As part of Dr. Buckingham’s specialty in facial plastic surgery, he has a special interest in the treatment of vascular malformations of the face and neck. These primarily include pediatric hemangiomas, port-wine malformations and other vascular malformations.
*Each patient is unique and individual results may vary.
Hemangiomas are vascular proliferations of endothelial cells (the cells that line blood vessels) that appear in infants from several days old to a couple of weeks old. These tumors, previously known as strawberry nevi, are very common occurring in up to 10% of all infants. Fortunately most of these are very small and most resolve without any scarring or residual evidence. However, a certain percentage of these tumors will grow rapidly and progress to enormous proportions. Unfortunately, many of these that do so are on the face. Dr. Buckingham has extensive experience with these tumors and their treatment including steroids, laser treatment and in refractory cases surgical excision.
Port-wine malformations are actually an abnormality in the development of the sympathetic nervous system’s innervation of the smallest blood vessels rather than a primary problem in blood vessel development. This relative lack of innervation causes these blood vessels to dilate over time, leaving the characteristic port-wine stain. In the past, without treatment, these lesions often thickened and became unsightly. Now with the development of specific vascular lasers, treatment of these abnormalities is possible and can keep the lesions flat and relatively light throughout life.
Dear Dr. Buckingham,
Thank you so much for the beautiful roses. What a nice surprise to have arrive after my surgery. They brighten the room while I rest and recover.
Many other types of vascular malformations exist including lymphatic, arterial, venous and mixed malformations. More information on these malformations may be obtained at the vascular birthmark foundation Web site at birthmark.org.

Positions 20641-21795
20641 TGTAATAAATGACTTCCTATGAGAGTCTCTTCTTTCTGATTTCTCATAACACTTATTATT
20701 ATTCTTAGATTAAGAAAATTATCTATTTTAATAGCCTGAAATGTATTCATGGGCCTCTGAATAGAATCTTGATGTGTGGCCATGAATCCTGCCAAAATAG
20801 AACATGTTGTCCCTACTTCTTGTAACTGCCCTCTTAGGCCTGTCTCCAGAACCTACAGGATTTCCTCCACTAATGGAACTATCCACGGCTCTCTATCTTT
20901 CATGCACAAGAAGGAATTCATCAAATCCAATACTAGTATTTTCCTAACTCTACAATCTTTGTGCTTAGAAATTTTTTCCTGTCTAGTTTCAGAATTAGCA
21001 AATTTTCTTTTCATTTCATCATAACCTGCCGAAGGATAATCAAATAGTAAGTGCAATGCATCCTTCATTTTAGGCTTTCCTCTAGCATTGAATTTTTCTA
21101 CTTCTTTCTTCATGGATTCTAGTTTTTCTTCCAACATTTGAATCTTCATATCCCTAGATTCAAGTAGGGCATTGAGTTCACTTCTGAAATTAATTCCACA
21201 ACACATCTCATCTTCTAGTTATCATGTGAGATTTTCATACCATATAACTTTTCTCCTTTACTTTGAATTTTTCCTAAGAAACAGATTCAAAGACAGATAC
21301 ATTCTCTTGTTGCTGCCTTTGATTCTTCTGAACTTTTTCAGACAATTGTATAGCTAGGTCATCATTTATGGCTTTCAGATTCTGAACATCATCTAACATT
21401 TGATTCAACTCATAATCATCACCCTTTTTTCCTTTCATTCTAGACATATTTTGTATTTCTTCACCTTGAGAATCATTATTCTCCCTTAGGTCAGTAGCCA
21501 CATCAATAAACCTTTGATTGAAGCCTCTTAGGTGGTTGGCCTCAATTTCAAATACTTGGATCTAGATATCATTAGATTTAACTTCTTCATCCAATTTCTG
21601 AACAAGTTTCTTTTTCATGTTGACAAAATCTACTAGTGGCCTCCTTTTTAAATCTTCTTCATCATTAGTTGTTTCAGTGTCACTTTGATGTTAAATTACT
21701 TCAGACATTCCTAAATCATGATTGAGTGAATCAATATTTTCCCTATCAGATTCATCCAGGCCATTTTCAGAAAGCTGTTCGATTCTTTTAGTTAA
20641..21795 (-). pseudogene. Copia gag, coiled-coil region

To determine if a patient is a good candidate for this procedure, Dr. Buckingham recommends a private patient consultation.
Dr. Buckingham feels that successful facial plastic surgery results from the development and maintenance of good rapport between the patient, the surgeon, and his staff during the consultation and future appointments. The consultation will include a complete facial analysis to determine the best procedure to bring about the desired results and all questions relating to the patients specific concerns will be addressed.
Prospective patients are encouraged to call the office to schedule an appointment at their earliest convenience.
Find answers to Surgery questions in Dr. Buckingham’s Q&A
Dear Dr. Buckingham,
Thank you for your wonderful job! We are very happy with the procedure and all the services and attention we received from your staff. I hope you enjoy our small gift to you from the artisans of Peru.
Frequently Asked Birthmarks Questions
What are birthmarks?
A birthmark is a generic term for a multitude of conditions occurring on the skin which is present at birth or soon after. There are many different types of birthmarks including infantile hemangiomas, port-wine malformations, lymphatic malformations, arterial malformations, venous malformations, mixed malformations and others.
What is a hemangioma?
Hemangiomas appear in infancy either at birth or within the first few weeks after birth. Previously known as strawberry nevi, hemangiomas are vascular proliferations of endothelial cells. They come in all shapes and sizes, appearing early on as either bluish or reddish spots or flat patches. Most occur on the head and neck area.
What is a port-wine malformation?
Port wine stains, also known as venual malformations, are present at birth. They appear anywhere from pale pink in color to dark purple. They result from an abnormality in the development of the sympathetic nervous systems innnervation of the smallest blood vessels.
What is a venous malformation?
A venous malformation is a type of birthmark which results from an abnormality of the larger, deep veins. These birthmarks can vary in appearance. Those that are closer to the surface are deeper in color while the deeper lesions appear as a colorless protruding mass. Some venous malformations are similar in appearance to hemangiomas.